Byrd’s love affair with shifu began in college when she made her first sheets of washi. She took a workshop with paper artist Amanda Degener, and was hooked. Byrd created a bamboo and handmade paper installation that recalled a very airy paper house, apparently a premonition of things to come.
Around 1984, Byrd found herself in Japan staying in paper and book artist Asao Shimura’s “A Paper Thatched House,” a one-hundred-year-old farmhouse decorated throughout with handmade sheets that he laid wet onto walls, floors, and ceilings as he made them—Shimura’s own paean to washi. But it was at a Mini Micronesia Conference in Guam where Byrd had her first close encounter with shifu, making breadfruit fiber into paper that participants wove into cloth.
Back at the farmhouse, Byrd discovered shifu makers living nearby, Sadako Sakurai and her family, with whom Byrd eventually lived and studied under a National Endowment for the Arts Folk Arts Apprenticeship Fellowship Grant. Her Japanese improved quickly. Sakurai taught her how to select the perfect papers for shifu; how to soften, roll, and spin cut paper into delicate threads; how to dye them; and finally how to weave the threads into sublime cloth. Tucked into an envelope at the back of the first 500 issues of A Song of Praise is something quite special: a sample of Sakurai’s incredibly fine silk-and-paper shifu (along with a sample of gossamer shifu paper). In the book’s sad preface, Sakurai writes it is difficult for her to continue with her work, as she must compete in sales with makers of thicker, less refined paper cloth.
When she returned to the States, Byrd continued to make shifu, entering weaving exhibitions and working for the famed Kasuri Dyeworks textile shop in Berkeley. Two years later, on a third and last trip to Japan, she further researched this volume by traveling the country visiting more shifu makers. Her book’s romantic title is an homage to her teacher, Sadako Sakurai, who confided to Byrd that she felt her life was a dedication, a “song of praise” to her own Shiroishi shifu.
Byrd includes a very thorough chapter on the making of washi in general and shifu paper in particular, and it is mostly accurate. The book has a chapter each on making shifu paper, shifu thread, dyeing, and finally weaving this magical cloth. If you want specifics, you will be well rewarded. It is not the type of book you decide to put in your lap and read from cover to cover. The book is too dense with information for that. You will want to dip into one section for a feel of what it is actually like to study a craft in Japan; at another reading you may graze through the history of Shiroishi shifu. You might put it down and pick it up later, marveling at a swift reference to wabizumai (refined poverty and solitariness). At another time, you will be entranced with photos of the sublime work of traditional and contemporary international shifu artists. Hiroko Karuno’s shifu, dyed softly with wild raspberry, is refinement itself. Check out Carolina Larrea’s stunning self-portrait transfer onto her own woven paper cloth.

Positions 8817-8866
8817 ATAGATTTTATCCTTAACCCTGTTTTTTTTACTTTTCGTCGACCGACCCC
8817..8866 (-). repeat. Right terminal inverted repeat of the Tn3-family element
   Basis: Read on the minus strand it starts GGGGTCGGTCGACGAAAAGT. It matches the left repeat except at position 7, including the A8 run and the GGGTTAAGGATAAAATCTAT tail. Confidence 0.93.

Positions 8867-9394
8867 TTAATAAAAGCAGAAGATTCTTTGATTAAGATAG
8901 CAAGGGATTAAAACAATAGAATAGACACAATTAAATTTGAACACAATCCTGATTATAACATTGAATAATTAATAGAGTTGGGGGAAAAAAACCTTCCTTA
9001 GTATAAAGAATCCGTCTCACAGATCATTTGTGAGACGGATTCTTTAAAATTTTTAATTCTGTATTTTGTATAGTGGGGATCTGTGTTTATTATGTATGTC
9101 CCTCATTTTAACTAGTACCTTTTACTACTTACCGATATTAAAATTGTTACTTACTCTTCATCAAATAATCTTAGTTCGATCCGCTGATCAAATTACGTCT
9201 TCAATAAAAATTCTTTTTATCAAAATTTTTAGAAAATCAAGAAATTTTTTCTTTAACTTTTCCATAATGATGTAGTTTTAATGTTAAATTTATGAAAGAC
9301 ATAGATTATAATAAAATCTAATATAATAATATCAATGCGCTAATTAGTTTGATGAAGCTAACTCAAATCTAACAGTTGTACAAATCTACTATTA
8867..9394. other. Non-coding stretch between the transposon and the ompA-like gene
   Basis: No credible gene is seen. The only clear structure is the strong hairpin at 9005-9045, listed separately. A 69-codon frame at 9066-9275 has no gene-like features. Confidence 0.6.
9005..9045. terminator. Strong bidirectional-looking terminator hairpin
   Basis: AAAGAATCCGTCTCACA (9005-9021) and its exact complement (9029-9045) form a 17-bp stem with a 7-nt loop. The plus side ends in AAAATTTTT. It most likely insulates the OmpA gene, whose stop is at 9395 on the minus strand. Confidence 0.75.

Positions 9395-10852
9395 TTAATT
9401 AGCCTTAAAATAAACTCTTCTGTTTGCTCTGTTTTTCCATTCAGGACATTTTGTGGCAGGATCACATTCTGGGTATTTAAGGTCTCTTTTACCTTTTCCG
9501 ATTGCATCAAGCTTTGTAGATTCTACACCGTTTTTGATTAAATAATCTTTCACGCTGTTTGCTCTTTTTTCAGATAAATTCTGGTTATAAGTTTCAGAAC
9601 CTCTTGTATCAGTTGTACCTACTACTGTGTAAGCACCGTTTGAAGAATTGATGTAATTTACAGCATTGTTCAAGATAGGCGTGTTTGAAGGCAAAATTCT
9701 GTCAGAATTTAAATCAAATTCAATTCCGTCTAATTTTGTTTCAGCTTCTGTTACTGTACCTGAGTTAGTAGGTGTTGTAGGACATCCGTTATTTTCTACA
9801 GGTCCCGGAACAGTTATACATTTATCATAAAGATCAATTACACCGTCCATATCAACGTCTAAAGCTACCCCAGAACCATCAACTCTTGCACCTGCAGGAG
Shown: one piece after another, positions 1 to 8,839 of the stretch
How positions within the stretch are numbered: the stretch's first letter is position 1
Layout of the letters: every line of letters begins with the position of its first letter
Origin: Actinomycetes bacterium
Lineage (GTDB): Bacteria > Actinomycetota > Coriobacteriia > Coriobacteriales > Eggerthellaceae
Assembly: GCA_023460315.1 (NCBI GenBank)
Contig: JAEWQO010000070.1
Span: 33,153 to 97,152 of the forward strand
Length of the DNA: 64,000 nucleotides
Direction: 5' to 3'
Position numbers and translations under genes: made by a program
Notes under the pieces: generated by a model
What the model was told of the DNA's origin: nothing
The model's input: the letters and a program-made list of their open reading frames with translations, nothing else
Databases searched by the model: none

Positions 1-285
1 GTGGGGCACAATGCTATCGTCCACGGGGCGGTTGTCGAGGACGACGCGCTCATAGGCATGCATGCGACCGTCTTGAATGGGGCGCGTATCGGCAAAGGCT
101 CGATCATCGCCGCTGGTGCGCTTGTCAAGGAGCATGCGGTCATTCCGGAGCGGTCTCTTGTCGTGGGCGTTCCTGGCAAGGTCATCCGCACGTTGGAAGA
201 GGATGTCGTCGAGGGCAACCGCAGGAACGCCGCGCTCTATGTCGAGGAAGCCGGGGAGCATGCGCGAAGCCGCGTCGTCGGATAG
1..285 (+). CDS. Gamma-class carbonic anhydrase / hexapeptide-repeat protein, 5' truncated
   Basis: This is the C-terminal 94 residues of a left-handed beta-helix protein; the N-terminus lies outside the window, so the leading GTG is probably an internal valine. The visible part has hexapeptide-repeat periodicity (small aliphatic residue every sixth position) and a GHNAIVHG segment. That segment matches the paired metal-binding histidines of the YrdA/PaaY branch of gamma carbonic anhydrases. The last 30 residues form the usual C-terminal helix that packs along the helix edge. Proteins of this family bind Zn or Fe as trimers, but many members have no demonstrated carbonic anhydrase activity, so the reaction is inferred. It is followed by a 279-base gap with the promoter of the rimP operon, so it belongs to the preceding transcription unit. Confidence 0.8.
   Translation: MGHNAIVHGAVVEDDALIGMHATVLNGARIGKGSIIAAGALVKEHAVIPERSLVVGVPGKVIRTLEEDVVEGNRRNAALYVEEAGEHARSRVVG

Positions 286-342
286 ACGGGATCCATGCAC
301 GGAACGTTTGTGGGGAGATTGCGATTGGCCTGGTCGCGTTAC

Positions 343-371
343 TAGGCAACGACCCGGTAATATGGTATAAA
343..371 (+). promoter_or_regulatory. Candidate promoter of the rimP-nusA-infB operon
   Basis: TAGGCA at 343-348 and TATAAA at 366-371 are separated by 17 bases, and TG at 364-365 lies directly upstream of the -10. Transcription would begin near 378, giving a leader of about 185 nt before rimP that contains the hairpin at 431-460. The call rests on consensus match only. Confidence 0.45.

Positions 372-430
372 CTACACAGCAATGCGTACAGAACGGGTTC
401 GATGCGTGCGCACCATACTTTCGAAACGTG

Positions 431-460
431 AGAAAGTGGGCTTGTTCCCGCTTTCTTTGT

Appendices in the back give maps, charts, supplier resources, lists of museums where shifu is shown, as well as shifu craftspeople and artists. There are even appendices of Byrd’s Japan journals, including charming photos and sketches that I assume the author created herself. Throughout, the book is richly illustrated with color photos....Throughout, Byrd expresses her love for and gratitude to all the Japanese craftspeople who shared their work and knowledge so unstintingly. Byrd has joyously and rigorously pursued her passion, and with this book she has become shifu's devoted advocate and foremost expert. The resulting volume is our reward. Pick up a copy. It will impress. Excerpted with permission from Hand Papermaking 29, no. 1 (Summer 2014): 45–46 © 2014 by Hand Papermaking, Inc. (www.handpapermaking.org). All rights reserved.